RALEIGH, N.C. — Every three minutes, a food allergy reaction sends someone to the emergency room. Food allergies are a silent medical condition, and they impact more than 32 million people in the U.S. 


What You Need To Know 

May 8 - 14 is Food Allergy Awareness Week 

More than 32 million people in the U.S. are living with food allergies 

Without A Trace is a snack food line that is free of the top nine allergens 


For some people, food allergies are so severe that taking a single bite of a food they're allergic to can be deadly. 

Brooke Navarro's allergy-free snack food line is carefully crafted to be tasty, but safe for allergy-sufferers. 

"I was really frustrated all the time when you pick up, particularly granola bars, and they have the may contain traces on the back of it, and I thought how hard is it to make a granola bar that doesn’t say may contain traces of nuts, and I really wanted to solve that problem because when you’re away from home, you’re on the road, you’re in an airport, a convenience store, and you have a food allergy, and it's really hard for you to know if you’re going to have something safe to eat," Navarro said. 

Food allergies run in Navarro's family. 

"I was diagnosed when I was 3, and it's all I've ever known," she said. 

When her daughter was diagnosed with the same food allergies at 1 year old, she decided it was time to make a difference. 

"I could see the lack of snacks were out there, I could see people becoming more aware of food allergies and figured, you don’t know if you don’t try," Navarro said.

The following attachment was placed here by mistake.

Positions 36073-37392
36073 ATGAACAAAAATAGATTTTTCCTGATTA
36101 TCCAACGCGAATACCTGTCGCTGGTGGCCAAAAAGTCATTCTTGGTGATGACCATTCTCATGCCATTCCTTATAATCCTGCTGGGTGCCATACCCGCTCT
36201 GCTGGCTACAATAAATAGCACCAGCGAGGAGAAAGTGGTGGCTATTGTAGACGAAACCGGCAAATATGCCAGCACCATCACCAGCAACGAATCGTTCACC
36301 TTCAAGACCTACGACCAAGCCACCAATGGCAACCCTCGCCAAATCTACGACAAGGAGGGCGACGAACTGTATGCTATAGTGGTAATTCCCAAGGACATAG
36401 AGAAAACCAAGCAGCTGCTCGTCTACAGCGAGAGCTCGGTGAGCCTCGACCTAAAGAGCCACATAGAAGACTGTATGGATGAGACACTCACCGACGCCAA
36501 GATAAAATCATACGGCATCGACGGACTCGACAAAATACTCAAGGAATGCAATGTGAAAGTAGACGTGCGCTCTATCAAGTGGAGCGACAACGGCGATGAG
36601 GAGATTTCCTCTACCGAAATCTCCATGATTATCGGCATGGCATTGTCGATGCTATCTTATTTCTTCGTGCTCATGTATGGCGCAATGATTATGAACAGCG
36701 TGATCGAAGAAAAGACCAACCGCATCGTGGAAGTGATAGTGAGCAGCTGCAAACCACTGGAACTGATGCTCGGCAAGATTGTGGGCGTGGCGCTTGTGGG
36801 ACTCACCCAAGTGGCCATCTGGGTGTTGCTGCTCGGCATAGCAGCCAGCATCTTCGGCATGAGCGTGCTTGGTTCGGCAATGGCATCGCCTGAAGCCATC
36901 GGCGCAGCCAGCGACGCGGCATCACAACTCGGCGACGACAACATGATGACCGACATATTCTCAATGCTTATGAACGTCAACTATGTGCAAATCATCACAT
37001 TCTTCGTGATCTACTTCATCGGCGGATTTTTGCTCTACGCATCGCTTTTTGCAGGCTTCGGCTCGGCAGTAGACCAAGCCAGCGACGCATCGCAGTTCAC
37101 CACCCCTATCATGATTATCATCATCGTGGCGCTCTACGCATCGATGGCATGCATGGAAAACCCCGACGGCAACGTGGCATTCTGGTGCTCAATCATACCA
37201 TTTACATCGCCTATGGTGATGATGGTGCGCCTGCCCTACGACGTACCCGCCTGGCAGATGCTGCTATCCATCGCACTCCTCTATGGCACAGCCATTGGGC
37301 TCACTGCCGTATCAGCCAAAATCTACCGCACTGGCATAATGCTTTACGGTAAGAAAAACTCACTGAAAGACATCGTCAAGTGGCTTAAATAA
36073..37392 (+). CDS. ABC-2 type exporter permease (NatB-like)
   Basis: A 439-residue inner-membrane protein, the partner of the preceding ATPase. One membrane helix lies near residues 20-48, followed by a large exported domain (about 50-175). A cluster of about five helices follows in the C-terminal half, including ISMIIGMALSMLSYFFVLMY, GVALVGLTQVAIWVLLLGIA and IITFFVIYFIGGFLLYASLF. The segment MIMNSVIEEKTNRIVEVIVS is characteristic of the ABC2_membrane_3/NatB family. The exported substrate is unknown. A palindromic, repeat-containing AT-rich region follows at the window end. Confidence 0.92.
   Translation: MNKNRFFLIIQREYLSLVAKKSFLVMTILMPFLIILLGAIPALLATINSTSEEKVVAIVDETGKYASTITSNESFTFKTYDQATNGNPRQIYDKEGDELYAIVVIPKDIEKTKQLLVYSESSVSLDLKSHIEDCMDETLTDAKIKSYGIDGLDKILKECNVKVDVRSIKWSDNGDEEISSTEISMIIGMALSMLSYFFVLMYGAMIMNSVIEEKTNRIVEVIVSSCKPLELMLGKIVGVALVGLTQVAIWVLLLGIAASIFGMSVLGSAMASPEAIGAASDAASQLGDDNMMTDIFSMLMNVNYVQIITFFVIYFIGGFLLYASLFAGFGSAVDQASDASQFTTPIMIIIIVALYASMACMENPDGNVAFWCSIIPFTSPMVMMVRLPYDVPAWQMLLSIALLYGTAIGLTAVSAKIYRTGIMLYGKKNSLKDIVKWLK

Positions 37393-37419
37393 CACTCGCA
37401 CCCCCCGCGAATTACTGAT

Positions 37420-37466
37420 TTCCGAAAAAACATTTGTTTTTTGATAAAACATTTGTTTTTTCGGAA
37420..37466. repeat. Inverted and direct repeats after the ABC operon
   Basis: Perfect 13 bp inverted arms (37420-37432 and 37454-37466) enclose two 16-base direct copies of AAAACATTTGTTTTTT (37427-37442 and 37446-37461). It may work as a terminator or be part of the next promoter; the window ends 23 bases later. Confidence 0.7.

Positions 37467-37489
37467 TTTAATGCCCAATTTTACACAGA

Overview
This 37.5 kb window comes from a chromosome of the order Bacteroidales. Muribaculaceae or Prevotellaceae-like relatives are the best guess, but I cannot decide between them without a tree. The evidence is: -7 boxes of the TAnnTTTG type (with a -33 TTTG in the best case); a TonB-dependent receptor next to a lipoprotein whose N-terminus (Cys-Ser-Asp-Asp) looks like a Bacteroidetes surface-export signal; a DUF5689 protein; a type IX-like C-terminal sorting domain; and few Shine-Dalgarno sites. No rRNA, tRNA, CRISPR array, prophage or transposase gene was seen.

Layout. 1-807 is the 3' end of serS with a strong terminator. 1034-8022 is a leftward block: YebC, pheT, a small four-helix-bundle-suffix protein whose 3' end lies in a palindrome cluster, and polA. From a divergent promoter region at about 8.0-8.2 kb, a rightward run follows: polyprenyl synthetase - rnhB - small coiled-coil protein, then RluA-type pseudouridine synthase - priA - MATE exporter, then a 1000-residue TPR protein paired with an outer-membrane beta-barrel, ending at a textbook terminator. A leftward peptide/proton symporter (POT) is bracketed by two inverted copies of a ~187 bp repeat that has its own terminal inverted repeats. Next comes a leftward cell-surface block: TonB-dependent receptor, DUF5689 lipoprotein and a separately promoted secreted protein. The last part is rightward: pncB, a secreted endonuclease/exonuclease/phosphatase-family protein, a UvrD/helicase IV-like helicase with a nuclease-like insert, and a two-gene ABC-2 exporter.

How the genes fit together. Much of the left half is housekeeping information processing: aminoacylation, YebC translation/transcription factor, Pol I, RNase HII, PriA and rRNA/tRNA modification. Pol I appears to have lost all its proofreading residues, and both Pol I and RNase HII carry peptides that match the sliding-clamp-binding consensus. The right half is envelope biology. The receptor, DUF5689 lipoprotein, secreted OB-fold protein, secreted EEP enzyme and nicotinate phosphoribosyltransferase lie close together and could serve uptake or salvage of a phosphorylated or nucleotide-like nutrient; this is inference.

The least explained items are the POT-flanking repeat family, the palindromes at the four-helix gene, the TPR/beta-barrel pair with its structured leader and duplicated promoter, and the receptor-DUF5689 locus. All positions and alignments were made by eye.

She left her full-time job working in New York City to launch Without a Trace, which launched in 2020. She worked with a chef and food scientist to come up with the recipes for granola bars, soft baked chocolate chip cookies, power bites and recently launched savory crisps, which is a mix between chips and crackers. 

All of the snacks are free of the top nine allergens, which include peanuts, tree nuts, milk, eggs, shellfish, fish, sesame, wheat and soybeans. 

"Our granola bars have two types. They’re gluten free, oat-based. We use a lot of seeds, chia seeds, flax seeds, this is cinnamon swirl. We use a lot of cinnamon, you can smell it in here. I always say it smells like a Cinnabon when we’re making these," said Navarro. 

Her parents help in the kitchen, and her mom also suffers from food allergies. 

“My moms is the worst. She almost lost her life when she was 19 due to a reaction. I’ve been in ambulances, hospitalized, people don’t grasp the severity of a potential allergic reaction and understand that it really is something that can take your life, and it's something where just the smallest amount of food can be deadly," Navarro said. 

She said most of her allergic reactions have happened in restaurants, even when she is not eating the food that causes her reactions. 

"Where we think it's cross-contamination, maybe not even eating something, but a shared utensil or something," Navarro said. 

This is not uncommon. According to the Centers For Disease Control and Prevention, one in three people report having allergic reactions in restaurants. 

Navarro always has two EpiPens on hand in case of an emergency. 

As food allergies become more common, Navarro hopes people will take the time to learn about the severity of them. 

"Just try to be a really good advocate for people with food allergies, if you have a child in a classroom, always think about if there are other children in there with food allergies. It goes along way for other food allergy families when people think about them, about what may make them feel included, even if it might not affect your family, there are people that will certainly appreciate the consideration," Navarro said. 

The FDA recommends always reading food labels, avoiding foods you are allergic to, learn to recognize the early symptoms of an allergic reaction and have an emergency safety plan in place in case an allergic reaction happens.